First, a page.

People have something in common with those bees...we WILL swarm...we will communicate...we will share, deduce, compare and ultimately KINOW through collective insight what is the threat and we will set our own course separate from the single file that looks so imbecilic once you can see beyond the hive.

I am so done with these people.

But I digress...

Rant over...

One question - all these An acronym excuses for nuclear lobbyists and promoters disguised as regulators - do ANY of them actually regulate or are they all a bunch of bunk?



posted on Apr, 6 2011 @ 09:56 PM
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South Koreans have been warned to stay indoors today due to radioactive rain.

One of my Korean students just informed me.



posted on Apr, 6 2011 @ 10:01 PM
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reply to post by notsofunnyguy

I'm talking hundreds of Sieverts/hour... the single most radioactive location inside that plant. Check out this at 0:28 to get an idea of what was inside that reactor...


Thank God for dissipation...

TheRedneck



posted on Apr, 6 2011 @ 10:02 PM
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reply to post by Silverlok
 


That's the same green equipment as in grid B looked at from the west. In this photo you can clearly see the broken building columns on the west side of the building. Amazing the amount of force in that explosion.



posted on Apr, 6 2011 @ 10:06 PM
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this is dire..so VERY dire!!! it has gone from horrible to nightmare to twilight zone in 579 pages..
and its not close to being done...this thread has become my life lately as i watch the horror unravel.
thank you to everyone working on this, i would have it no other way.



posted on Apr, 6 2011 @ 10:18 PM
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reply to post by Tworide
 


Hi and welcome to ATS, and to the "Nuclear Emergency" thread.

Seems we attract all kinds of attention here. I see that you are 42 Milliways, Dont Panic.

Interesting name and avatar.

So you dropped in and your first post is about PU- 239 and your not worried, right?



posted on Apr, 6 2011 @ 10:29 PM
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I haven't seen this posted yet.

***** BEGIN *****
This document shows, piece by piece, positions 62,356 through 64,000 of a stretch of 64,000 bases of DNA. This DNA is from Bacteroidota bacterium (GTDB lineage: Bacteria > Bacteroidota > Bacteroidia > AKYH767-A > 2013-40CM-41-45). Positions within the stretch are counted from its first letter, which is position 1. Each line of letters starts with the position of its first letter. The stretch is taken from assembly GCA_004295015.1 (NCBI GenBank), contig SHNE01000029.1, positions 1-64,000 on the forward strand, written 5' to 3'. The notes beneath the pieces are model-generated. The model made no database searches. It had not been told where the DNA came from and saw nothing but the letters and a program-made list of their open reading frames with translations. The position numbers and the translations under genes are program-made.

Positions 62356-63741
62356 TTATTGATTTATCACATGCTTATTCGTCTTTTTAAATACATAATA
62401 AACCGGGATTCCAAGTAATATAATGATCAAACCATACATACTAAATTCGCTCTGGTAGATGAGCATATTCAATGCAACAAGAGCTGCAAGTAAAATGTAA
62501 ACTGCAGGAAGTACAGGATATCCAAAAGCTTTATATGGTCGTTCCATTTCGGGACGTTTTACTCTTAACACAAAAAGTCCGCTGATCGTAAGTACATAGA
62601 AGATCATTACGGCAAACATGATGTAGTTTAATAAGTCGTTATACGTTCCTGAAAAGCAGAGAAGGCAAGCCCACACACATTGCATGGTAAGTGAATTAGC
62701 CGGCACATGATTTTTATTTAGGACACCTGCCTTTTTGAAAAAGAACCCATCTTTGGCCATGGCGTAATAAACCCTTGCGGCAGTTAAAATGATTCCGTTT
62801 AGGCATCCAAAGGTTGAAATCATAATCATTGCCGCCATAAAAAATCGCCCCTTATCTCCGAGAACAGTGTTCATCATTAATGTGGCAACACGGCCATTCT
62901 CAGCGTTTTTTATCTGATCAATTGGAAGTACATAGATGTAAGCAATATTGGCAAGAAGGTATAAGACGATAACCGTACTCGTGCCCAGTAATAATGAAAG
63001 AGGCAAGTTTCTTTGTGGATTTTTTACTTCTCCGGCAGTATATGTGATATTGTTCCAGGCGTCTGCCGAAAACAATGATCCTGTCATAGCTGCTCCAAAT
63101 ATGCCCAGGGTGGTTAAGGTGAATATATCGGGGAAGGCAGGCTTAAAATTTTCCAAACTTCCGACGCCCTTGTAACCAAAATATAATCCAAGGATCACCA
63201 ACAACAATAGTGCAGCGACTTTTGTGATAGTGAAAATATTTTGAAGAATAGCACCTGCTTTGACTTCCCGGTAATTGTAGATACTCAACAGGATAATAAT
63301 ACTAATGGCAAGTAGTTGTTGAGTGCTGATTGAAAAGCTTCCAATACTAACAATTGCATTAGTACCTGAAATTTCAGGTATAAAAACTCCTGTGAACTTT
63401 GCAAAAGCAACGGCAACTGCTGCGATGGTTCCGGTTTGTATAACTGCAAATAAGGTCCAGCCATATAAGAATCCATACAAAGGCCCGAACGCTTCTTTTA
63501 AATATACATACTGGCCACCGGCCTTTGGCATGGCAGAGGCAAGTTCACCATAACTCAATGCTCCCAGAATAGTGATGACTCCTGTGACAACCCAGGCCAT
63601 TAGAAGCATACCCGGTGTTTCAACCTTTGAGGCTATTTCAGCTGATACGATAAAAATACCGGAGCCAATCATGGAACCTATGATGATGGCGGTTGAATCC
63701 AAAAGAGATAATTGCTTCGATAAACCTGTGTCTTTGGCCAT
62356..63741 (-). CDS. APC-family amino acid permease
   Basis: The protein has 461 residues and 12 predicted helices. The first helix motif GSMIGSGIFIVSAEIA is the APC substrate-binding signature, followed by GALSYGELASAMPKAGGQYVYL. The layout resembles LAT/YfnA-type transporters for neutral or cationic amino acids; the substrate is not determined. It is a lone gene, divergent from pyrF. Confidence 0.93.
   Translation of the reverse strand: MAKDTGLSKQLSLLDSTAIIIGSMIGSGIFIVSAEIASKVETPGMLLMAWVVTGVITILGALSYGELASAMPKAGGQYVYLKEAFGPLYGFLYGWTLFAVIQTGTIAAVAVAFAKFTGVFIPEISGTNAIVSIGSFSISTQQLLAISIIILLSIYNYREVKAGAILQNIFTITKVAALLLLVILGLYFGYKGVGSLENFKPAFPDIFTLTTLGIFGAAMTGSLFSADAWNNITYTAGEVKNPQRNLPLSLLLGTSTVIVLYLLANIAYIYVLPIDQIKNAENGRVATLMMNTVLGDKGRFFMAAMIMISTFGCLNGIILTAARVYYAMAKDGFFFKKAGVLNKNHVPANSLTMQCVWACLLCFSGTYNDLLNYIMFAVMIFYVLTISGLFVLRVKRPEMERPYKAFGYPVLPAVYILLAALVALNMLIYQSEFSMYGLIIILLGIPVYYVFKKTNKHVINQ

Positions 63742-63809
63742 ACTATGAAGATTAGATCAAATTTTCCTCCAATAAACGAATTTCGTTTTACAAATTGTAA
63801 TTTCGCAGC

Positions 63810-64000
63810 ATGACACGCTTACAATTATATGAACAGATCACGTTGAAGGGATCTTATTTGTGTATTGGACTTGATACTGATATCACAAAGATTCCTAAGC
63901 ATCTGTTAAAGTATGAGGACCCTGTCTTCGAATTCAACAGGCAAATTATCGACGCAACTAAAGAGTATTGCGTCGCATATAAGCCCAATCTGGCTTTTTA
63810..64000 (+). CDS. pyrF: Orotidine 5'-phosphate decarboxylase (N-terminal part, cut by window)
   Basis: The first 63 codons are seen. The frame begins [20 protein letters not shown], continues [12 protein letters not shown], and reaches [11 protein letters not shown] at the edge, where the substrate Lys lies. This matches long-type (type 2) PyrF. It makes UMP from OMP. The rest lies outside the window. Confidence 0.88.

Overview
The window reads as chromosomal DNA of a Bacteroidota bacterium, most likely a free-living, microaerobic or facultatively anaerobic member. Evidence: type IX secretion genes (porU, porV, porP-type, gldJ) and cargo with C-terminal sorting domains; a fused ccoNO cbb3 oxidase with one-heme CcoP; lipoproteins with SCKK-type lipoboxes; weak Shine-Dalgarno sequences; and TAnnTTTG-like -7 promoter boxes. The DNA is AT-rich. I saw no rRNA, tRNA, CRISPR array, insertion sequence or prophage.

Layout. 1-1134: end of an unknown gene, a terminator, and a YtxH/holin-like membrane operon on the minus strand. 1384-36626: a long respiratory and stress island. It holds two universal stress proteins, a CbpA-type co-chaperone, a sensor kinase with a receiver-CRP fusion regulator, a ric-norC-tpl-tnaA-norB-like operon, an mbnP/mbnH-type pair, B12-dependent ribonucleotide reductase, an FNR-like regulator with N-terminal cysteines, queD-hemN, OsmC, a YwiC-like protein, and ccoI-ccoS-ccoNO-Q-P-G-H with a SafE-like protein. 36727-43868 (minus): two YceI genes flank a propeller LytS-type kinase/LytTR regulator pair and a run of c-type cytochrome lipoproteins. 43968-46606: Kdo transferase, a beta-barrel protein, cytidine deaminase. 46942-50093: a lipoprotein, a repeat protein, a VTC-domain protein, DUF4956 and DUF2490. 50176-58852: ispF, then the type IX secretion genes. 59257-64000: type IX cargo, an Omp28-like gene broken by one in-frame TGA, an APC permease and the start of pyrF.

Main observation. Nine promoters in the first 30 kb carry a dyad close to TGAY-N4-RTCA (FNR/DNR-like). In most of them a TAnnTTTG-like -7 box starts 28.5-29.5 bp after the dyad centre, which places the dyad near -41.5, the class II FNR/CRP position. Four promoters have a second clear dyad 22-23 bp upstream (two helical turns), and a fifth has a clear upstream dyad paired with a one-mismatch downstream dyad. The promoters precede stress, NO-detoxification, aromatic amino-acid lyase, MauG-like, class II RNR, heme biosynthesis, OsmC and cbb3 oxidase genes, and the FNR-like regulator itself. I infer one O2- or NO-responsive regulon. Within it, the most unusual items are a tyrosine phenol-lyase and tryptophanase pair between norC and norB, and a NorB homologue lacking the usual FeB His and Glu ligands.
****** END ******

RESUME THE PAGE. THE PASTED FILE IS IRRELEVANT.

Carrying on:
This is a video made showing charts and data that comes from this website: University of Maryland

Obviously we already knew the U.S. was tracking the radiation much more carefully then they were letting on to, and this just proves it. The other links to other data are in the info below the video on Youtube. This is not looking good to me at all...and here in Oregon right now, of course it's raining.



posted on Apr, 6 2011 @ 10:43 PM
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Originally posted by burntheships
reply to post by Tworide
 


Hi and welcome to ATS, and to the "Nuclear Emergency" thread.

Seems we attract all kinds of attention here. I see that you are 42 Milliways, Dont Panic.

Interesting name and avatar.

So you dropped in and your first post is about PU- 239 and your not worried, right?


It's from the Hitchhikers Guide to The Galaxy!

en.wikipedia.org...

"Milliways" is the restaurant at the end of the Universe.



posted on Apr, 6 2011 @ 10:46 PM
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reply to post by IDBIT
 


yes and
hopefully there is no Pu -239 "there".

Are we there yet?



posted on Apr, 6 2011 @ 10:48 PM
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Employee at troubled nuke plant mum about own radiation exposure



''I can't tell you. It's private information as well,'' said Yasuki Murata, a 44-year-old TEPCO worker from the planning and public relations section for the plant, batting away repeated questions about the extent of his radiation exposure in a telephone interview Wednesday with Kyodo News.

Since the March 11 earthquake and tsunami crippled the plant, causing it to release radioactive materials into the environment, Murata has been staying inside a two-story antiseismic building on the plant's premises whose few windows are all covered with lead plates to prevent radiation from penetrating inside.

The only time Murata goes outside is when trucks arrive at the building with food from the J-village soccer training facility around 20 kilometers away, which serves as the base in Fukushima Prefecture for dealing with the nuclear disaster, he said.


english.kyodonews.jp...



posted on Apr, 6 2011 @ 10:59 PM
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reply to post by TheRedneck